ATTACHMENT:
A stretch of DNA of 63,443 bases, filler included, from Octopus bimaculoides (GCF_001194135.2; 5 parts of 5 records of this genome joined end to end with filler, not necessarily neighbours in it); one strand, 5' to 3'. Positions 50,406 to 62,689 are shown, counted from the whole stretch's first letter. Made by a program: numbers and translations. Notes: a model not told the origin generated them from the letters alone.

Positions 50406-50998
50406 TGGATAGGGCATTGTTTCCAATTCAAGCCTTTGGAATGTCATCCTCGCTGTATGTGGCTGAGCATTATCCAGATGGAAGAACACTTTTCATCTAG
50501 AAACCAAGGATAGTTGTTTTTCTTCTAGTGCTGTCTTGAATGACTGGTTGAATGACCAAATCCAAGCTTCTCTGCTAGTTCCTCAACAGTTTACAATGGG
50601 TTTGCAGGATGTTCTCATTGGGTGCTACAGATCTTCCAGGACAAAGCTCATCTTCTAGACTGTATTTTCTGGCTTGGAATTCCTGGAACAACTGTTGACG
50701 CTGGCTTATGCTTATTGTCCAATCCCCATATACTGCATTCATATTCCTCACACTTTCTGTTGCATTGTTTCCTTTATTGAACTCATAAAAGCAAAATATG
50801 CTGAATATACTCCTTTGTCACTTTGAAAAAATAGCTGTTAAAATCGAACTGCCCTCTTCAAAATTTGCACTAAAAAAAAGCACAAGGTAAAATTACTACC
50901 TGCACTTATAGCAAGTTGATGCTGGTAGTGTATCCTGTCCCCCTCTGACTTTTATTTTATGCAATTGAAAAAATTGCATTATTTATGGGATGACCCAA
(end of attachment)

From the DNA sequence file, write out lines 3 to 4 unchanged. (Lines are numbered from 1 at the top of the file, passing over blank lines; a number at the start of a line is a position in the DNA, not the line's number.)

50406 TGGATAGGGCATTGTTTCCAATTCAAGCCTTTGGAATGTCATCCTCGCTGTATGTGGCTGAGCATTATCCAGATGGAAGAACACTTTTCATCTAG
50501 AAACCAAGGATAGTTGTTTTTCTTCTAGTGCTGTCTTGAATGACTGGTTGAATGACCAAATCCAAGCTTCTCTGCTAGTTCCTCAACAGTTTACAATGGG